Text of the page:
Keywords: Migration, Migration, Self-selection, Pioneer migrants
    JEL: J24 J31 O15
    Date: 2008–06
  19. By: Mathan Satchi; Jonathan Temple
    Abstract: In middle-income countries, the informal sector often accountes for a substantial fraction of the urban labour force. We develop a general equilibrium model with matching frictions in the urban labour market, the possibility of self-employment in the informal sector, and scope for rural-urban migration. We investigate the effects of different types of growth on wages and the informal sector, and the extent to which labour market institutions can influence aggregate productivity. We quantify these effects by calibrating the model to data for Mexico.
    Keywords: informal sector, urban unemployment, dual economies, matching frictions
    JEL: J40 O10
    Date: 2008–02
  20. By: Liliane Karlinger
    Abstract: This paper studies the driving forces behind the considerable expansion of the underground economy during the late 1990s. I propose a novel explanation for this phenomenon: the sharp increase in market competition worldwide, which reduces prices and profits and drives firms into the shadow economy. Empirical evidence from a panel covering 42 countries from 1995 to 2000 shows that increased competition is indeed correlated with an expansion of the underground economy. The effect is weaker in high-income, high-tax, low-corruption countries that provide public services which make it worthwhile for firms to operate in the official economy despite growing competitive pressure.
    JEL: H26 L11 O17
    Date: 2008–06
  21. By: Gianna Claudia Giannelli; Francesca Francavilla; Leonardo Grilli
    Abstract: This paper investigates the determinants of school attendance of children and their mother’s working status when the mother decides how to allocate her time and that of her children. A multilevel random effects model is applied to study the mother’s participation and the schooling status of her children in a joint framework. Using the second National Family Health Survey (NFHS-2) for India, we find that, controlling for many covariates among which wealth is the most powerful predictor, children of working mothers have a lower probability of attending school. This, together with the result that only illiterate and poor mothers with unskilled or unemployed partners have a high probability of working, points to the need for decent labour market opportunities for females. An implication of our findings is that any policy aiming both at enhancing women’s empowerment through labour and increasing children’s welfare should also target improvements in women’s conditions in the labour market.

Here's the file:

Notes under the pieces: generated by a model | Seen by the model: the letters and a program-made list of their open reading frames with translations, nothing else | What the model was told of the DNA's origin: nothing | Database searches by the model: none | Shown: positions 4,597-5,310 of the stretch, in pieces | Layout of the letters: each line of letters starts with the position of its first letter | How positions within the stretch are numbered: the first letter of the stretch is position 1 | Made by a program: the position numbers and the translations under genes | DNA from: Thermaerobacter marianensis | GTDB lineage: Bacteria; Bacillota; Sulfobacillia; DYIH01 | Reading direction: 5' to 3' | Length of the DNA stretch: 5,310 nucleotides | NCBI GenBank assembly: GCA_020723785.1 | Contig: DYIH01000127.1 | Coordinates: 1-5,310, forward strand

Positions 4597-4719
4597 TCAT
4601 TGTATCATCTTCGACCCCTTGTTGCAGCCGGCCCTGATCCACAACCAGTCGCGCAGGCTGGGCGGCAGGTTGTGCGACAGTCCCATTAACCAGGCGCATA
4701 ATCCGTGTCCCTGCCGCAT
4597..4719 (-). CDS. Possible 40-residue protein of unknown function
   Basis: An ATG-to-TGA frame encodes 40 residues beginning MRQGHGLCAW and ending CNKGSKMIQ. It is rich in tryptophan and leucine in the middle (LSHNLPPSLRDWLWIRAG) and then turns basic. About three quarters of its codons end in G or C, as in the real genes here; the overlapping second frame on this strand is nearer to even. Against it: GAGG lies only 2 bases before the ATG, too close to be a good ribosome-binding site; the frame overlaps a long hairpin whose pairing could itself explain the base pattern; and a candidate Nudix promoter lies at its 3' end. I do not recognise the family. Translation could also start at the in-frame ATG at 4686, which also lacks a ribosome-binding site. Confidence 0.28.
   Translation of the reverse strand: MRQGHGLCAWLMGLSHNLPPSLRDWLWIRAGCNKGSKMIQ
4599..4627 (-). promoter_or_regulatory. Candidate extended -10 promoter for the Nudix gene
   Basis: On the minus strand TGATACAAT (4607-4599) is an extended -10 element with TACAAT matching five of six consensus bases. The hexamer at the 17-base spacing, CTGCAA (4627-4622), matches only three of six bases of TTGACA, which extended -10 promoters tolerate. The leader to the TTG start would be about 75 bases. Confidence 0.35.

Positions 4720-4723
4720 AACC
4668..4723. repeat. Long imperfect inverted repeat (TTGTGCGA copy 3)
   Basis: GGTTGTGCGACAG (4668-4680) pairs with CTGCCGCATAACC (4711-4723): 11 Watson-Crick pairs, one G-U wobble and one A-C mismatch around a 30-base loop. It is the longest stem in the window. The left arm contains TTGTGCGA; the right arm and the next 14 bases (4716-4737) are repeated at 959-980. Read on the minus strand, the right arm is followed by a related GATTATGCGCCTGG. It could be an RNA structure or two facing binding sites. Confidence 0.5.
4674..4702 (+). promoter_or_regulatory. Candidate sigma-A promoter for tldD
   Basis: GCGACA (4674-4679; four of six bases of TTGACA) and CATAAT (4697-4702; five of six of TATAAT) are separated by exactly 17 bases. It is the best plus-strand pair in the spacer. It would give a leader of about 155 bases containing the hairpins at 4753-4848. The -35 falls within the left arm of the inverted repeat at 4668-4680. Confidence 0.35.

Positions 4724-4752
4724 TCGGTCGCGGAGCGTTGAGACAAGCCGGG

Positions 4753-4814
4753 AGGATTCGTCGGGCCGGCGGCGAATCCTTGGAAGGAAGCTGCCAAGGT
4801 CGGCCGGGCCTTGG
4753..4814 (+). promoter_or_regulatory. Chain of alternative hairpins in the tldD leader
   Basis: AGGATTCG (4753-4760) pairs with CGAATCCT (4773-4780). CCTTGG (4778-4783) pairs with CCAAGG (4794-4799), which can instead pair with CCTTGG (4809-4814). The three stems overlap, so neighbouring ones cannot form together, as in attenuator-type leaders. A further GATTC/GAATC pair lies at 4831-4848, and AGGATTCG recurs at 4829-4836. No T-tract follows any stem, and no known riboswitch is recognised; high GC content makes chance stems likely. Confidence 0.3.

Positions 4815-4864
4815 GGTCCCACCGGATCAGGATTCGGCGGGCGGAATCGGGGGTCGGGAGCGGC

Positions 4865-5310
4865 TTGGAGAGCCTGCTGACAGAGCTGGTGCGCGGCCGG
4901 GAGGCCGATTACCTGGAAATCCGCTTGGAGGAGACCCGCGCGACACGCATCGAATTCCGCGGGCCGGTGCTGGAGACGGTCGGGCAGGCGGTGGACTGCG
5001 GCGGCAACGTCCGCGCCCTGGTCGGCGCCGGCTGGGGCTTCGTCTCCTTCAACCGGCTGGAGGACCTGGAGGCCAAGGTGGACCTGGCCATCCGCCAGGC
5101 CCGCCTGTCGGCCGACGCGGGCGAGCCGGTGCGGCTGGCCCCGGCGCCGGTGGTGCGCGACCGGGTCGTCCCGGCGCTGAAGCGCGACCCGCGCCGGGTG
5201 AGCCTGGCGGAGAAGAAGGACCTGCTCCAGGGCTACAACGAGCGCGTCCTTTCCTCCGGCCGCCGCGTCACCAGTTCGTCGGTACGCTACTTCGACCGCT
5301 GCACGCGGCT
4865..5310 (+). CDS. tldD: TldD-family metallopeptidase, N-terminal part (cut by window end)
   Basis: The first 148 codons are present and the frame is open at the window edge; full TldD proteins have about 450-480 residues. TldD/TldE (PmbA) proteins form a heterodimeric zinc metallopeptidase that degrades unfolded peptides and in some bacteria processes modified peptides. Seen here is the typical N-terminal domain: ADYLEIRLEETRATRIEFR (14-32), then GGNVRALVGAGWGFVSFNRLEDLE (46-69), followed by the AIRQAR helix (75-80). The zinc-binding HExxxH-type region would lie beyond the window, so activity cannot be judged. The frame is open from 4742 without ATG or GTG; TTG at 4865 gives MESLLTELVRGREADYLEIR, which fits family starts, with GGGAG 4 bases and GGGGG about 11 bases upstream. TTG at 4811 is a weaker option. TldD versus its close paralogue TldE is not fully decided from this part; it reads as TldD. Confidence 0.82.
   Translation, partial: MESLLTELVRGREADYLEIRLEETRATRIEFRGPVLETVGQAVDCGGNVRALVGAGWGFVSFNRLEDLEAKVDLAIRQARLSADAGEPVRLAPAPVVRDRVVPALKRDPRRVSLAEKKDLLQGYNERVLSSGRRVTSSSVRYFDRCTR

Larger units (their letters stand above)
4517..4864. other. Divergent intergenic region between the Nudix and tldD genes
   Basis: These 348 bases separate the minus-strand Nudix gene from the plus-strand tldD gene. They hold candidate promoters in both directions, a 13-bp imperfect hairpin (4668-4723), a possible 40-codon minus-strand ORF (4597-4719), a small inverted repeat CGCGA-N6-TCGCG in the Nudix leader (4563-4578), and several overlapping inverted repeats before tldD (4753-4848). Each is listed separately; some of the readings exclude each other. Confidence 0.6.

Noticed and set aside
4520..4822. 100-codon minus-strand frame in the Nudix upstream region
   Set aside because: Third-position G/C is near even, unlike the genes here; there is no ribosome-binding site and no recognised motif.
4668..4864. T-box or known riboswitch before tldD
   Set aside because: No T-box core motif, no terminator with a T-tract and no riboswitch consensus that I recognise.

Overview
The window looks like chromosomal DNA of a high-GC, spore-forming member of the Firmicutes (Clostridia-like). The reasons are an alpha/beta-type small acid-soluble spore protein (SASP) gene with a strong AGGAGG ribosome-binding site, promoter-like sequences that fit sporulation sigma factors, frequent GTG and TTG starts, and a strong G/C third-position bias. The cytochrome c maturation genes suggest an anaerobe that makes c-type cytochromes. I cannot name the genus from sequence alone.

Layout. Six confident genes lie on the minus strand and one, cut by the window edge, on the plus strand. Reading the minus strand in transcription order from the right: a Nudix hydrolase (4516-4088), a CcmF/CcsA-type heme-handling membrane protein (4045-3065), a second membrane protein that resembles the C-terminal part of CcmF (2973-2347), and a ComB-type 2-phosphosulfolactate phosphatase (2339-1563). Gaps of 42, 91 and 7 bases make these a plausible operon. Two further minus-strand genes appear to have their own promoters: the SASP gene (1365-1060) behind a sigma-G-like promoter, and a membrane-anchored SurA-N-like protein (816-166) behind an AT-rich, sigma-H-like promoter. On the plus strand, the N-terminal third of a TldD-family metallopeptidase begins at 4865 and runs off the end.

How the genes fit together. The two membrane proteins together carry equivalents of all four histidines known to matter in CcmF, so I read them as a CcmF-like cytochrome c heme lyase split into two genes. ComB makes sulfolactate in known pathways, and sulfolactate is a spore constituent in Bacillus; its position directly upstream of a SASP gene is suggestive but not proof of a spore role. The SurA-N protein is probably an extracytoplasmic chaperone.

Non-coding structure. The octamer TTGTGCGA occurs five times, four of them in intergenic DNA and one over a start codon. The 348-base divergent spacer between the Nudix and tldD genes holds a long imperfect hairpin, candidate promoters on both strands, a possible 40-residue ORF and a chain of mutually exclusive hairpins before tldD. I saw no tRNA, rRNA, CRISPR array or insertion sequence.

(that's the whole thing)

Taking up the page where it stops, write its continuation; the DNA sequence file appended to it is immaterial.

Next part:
Keywords: children’s schooling, women’s work, household allocation of time, random effects, India
    JEL: J13 J22 O15 O18
    Date: 2008–05
  22. By: Reggiani, Tommaso
    Abstract: This paper aims to provide a review on key methodological issues regarding two major international statistical approaches, which characterize the statistics on Child Labour, especially in poor countries. In the first section, we summarises and analyse some key concepts about the international definition on Child Labour. In the second section we analyze the methodology “Statistical Information and Monitoring Programme on Child Labour” (SIMPOC) by International Labour Organization (ILO). In the third section, we describe an alternative methodology promoted by World Bank (WB) identified through the “Living Standard Measurement Survey” (LSMS). In conclusion, in the fourth section, we briefly describe the Italian experience, reporting the major methodological implications emerged during the experimentation of the statistical research project “Children and Work” carried out in Italy by ISTAT (Italian National Institute of Statistics).